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Six Reasons Your CV is Getting No Response

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Does this scenario sound familiar? You have put together a CV and sent it off to many, many vacancies. You wait. You hear nothing. You send it to more vacancies. Still nothing. You think, what could I be doing wrong?

The answer could be that your CV is letting you down. Fortunately, there are ways to improve it to make sure that potential employers take a second look instead of simply dropping your CV in the bin.

The following are some common reasons why your CV may not be getting the desired response.

You are applying for the wrong job

While you may not have every requirement on the job advertisement, it is important that you have the right qualifications and skills. If a company asks for four years experience when you only have two, it is safe to apply however avoid applying for jobs that you simply cannot do.

Blanket submissions

If you are submitting exactly the same CV to a myriad of different positions, you may not get a response. Tailor your CV for every position that you apply for by editing your personal statement and leaving out or adding in certain information.

Too long

Your CV should be no longer than TWO PAGES. This is the most common mistake and it can be a costly one. No employer has the time to look through pages and pages of information about a single candidate.

Bad word choice

Think about the words that you use to describe yourself, your skills and your aims in life. Do they say the right things about you?

Lack of or incorrect contact details

Make sure that you update your CV regularly with any changes to your contact details. Double check that your phone number and address are correct.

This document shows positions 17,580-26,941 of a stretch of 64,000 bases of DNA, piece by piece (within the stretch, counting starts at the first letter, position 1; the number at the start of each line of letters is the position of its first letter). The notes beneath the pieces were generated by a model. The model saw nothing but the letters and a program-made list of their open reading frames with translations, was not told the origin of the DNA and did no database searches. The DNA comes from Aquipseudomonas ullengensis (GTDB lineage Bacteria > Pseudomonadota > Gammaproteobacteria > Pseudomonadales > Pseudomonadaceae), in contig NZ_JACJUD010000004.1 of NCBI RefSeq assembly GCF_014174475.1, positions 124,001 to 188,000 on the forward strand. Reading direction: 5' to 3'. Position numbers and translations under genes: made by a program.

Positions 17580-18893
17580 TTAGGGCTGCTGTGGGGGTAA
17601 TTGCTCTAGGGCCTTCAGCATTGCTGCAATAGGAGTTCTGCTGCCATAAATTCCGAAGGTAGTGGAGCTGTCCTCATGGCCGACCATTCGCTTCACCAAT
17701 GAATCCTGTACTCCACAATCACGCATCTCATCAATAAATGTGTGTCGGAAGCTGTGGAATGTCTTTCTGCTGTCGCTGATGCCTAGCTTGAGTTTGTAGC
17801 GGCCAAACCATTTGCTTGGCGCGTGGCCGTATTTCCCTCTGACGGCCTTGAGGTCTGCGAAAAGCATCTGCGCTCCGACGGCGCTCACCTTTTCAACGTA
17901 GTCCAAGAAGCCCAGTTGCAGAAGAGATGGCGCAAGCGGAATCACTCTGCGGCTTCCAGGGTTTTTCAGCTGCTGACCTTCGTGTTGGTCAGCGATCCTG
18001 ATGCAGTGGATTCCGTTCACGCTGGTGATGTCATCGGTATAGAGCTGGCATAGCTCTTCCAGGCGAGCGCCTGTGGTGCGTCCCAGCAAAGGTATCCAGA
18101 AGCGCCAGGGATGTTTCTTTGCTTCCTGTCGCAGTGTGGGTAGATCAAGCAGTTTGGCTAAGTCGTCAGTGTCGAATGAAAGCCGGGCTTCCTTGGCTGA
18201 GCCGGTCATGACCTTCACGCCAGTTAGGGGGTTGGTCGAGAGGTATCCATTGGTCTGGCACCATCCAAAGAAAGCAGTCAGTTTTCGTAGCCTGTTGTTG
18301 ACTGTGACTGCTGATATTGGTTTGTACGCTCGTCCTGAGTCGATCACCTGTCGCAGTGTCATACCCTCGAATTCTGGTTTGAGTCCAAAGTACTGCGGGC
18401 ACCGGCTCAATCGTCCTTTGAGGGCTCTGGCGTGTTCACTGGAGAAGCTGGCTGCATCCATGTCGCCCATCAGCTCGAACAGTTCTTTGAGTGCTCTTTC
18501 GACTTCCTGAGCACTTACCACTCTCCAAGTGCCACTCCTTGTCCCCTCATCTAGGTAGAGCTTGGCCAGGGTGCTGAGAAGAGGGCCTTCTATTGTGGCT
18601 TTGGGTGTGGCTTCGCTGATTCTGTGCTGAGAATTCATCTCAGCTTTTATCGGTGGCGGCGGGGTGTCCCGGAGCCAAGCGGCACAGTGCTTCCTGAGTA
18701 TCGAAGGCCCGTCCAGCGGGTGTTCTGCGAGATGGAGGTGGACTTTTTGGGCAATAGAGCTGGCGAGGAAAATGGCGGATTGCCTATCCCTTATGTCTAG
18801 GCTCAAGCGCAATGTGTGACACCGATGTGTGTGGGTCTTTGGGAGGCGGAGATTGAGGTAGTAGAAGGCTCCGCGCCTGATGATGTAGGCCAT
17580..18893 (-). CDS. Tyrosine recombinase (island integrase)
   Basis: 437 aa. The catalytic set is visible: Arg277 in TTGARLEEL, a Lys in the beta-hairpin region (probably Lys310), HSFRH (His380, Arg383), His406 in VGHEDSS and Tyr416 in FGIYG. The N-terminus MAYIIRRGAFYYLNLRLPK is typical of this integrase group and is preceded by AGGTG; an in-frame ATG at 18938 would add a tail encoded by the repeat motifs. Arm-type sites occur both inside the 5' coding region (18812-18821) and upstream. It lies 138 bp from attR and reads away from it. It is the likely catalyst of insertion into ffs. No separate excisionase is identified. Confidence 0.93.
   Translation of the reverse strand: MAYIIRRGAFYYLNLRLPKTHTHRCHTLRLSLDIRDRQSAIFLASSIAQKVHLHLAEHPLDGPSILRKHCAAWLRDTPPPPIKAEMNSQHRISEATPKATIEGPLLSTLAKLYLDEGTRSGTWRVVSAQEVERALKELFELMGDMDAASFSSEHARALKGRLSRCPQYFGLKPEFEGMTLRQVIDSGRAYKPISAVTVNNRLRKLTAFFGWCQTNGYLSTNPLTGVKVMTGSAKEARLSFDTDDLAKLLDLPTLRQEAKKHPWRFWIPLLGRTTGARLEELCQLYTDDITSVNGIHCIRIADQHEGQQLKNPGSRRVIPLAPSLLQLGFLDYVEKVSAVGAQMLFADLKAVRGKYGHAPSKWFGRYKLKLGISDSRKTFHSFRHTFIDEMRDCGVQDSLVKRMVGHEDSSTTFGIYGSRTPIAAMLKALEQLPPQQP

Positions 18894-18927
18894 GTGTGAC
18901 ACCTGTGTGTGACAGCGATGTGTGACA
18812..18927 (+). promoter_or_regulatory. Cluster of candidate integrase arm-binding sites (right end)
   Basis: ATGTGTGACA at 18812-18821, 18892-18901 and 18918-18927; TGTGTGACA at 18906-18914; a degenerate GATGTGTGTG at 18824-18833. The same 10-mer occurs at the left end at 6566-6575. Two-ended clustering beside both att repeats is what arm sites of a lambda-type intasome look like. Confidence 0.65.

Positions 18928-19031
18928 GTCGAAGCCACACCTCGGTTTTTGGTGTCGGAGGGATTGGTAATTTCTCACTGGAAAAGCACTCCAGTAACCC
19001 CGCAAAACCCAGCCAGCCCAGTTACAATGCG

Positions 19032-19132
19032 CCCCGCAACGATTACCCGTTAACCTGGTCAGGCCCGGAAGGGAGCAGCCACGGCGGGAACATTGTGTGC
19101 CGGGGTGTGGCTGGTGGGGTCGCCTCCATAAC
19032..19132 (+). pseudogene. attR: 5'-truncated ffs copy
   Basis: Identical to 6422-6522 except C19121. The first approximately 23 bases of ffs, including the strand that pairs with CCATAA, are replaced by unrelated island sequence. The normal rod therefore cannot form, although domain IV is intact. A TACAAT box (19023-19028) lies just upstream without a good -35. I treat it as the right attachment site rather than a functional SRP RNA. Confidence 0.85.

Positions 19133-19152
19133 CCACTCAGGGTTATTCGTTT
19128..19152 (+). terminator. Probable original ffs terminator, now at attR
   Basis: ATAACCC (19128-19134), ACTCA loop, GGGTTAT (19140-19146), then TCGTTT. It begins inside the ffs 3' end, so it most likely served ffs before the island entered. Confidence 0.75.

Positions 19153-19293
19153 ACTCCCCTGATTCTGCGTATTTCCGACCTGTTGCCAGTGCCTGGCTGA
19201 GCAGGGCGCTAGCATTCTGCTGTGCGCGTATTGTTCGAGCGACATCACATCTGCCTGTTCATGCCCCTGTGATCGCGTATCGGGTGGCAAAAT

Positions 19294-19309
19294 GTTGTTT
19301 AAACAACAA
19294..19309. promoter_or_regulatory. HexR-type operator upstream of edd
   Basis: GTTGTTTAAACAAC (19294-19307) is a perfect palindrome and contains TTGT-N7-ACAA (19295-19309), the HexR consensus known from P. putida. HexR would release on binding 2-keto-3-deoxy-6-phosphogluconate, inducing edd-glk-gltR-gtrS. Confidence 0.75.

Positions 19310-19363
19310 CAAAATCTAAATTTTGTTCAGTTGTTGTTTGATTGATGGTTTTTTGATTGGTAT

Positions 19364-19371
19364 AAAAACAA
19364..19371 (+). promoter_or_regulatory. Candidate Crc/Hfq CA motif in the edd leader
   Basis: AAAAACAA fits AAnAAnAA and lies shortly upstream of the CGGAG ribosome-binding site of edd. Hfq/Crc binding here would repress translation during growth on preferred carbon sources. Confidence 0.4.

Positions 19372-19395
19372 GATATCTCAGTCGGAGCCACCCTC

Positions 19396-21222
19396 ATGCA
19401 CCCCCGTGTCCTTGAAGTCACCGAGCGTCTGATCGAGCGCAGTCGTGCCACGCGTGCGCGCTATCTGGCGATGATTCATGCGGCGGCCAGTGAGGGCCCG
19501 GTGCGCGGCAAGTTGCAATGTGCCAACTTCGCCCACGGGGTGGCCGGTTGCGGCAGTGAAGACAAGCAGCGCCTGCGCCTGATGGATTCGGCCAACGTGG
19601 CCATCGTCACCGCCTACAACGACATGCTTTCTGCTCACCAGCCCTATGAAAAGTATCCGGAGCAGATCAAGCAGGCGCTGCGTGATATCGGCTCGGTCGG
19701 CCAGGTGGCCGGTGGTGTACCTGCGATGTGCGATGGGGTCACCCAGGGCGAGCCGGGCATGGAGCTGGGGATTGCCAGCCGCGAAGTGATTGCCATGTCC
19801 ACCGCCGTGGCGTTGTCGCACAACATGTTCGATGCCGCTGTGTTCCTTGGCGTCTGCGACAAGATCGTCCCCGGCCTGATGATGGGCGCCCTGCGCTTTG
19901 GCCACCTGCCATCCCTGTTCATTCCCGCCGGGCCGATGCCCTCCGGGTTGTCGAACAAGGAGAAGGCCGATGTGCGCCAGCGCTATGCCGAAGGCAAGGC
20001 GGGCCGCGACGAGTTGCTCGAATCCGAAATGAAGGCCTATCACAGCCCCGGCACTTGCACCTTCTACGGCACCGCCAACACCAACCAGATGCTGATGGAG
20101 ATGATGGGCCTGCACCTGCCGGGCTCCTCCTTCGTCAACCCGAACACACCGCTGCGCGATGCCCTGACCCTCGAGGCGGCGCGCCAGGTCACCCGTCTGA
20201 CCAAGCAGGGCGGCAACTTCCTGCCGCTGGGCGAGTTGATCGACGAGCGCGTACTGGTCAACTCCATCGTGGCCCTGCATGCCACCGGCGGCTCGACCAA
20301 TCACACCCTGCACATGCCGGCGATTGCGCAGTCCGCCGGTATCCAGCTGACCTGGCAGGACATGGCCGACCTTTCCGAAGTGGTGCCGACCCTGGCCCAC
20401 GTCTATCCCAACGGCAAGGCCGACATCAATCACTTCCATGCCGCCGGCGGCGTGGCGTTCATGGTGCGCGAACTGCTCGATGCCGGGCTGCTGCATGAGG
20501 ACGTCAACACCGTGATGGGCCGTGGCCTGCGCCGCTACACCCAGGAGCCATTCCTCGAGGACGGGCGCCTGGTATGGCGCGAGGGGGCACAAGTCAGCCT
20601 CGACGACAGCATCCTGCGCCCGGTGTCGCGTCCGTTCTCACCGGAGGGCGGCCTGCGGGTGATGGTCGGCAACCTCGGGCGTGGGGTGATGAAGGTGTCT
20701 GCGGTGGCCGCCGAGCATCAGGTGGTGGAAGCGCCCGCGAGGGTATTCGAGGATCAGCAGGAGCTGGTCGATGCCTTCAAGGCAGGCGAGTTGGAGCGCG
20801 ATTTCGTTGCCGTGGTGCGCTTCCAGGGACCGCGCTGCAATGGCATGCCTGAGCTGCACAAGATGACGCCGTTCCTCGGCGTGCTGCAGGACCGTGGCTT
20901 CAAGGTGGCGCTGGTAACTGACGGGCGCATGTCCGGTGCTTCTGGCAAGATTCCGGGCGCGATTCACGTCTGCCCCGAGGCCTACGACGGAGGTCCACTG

No personal statement

A personal statement (of no more than a few lines) at the top of your CV can give potential employers a basic overview that will help them to make their decision. Leaving this out could be harmful to your chances.

To improve your CV, try these tips:

Spelling, grammar and punctuation

It is incredibly important that you spell words correctly and use the right grammar and punctuation. DO NOT make use of ellipses (the dot, dot, dot) or exclamation marks. There is also no need for question marks.

Logical structure

Make sure that your CV follows a logical structure. Do not put your primary school details and results before your tertiary qualification under ‘education’. An employer does not care what your grade seven results were, but they will be very interested in the type of degree or diploma you have.

Make it easy to look at

Use space, colour and the right font to ensure that your CV is easy to read and nice to look at. An organised CV implies an organised mind!

Condense (cut out what you don’t really need) and keep it short and to the point

Leave out anything that is not essential. Again, your primary school results, long jump trophy and your interest in knitting are not important for most positions.

Emphasise the good stuff

For example, if you received an A for English and History, but an E for Maths, leave your Maths mark out. You could do it like this:

Jones High School (finished 2002)
English, Afrikaans and History: A
Biology and Geography: C

Remember that your CV is a potential employer’s first impression of who you are. Take the time to make it spectacular!

 CV Mistakes You Didn’t Know You Were Making



Your CV is a representation of you and what you have to offer a company. With this in mind, it is no surprise that many professionals are incredibly pedantic when it comes to perfecting this unique self-marketing tool. However, no matter how many hours you have spent adding to and proofing your CV, the chances are high that you made one or two fatal flaws that could hinder the likelihood of you landing your dream job. Let’s take a look at some of the most common CV mistakes: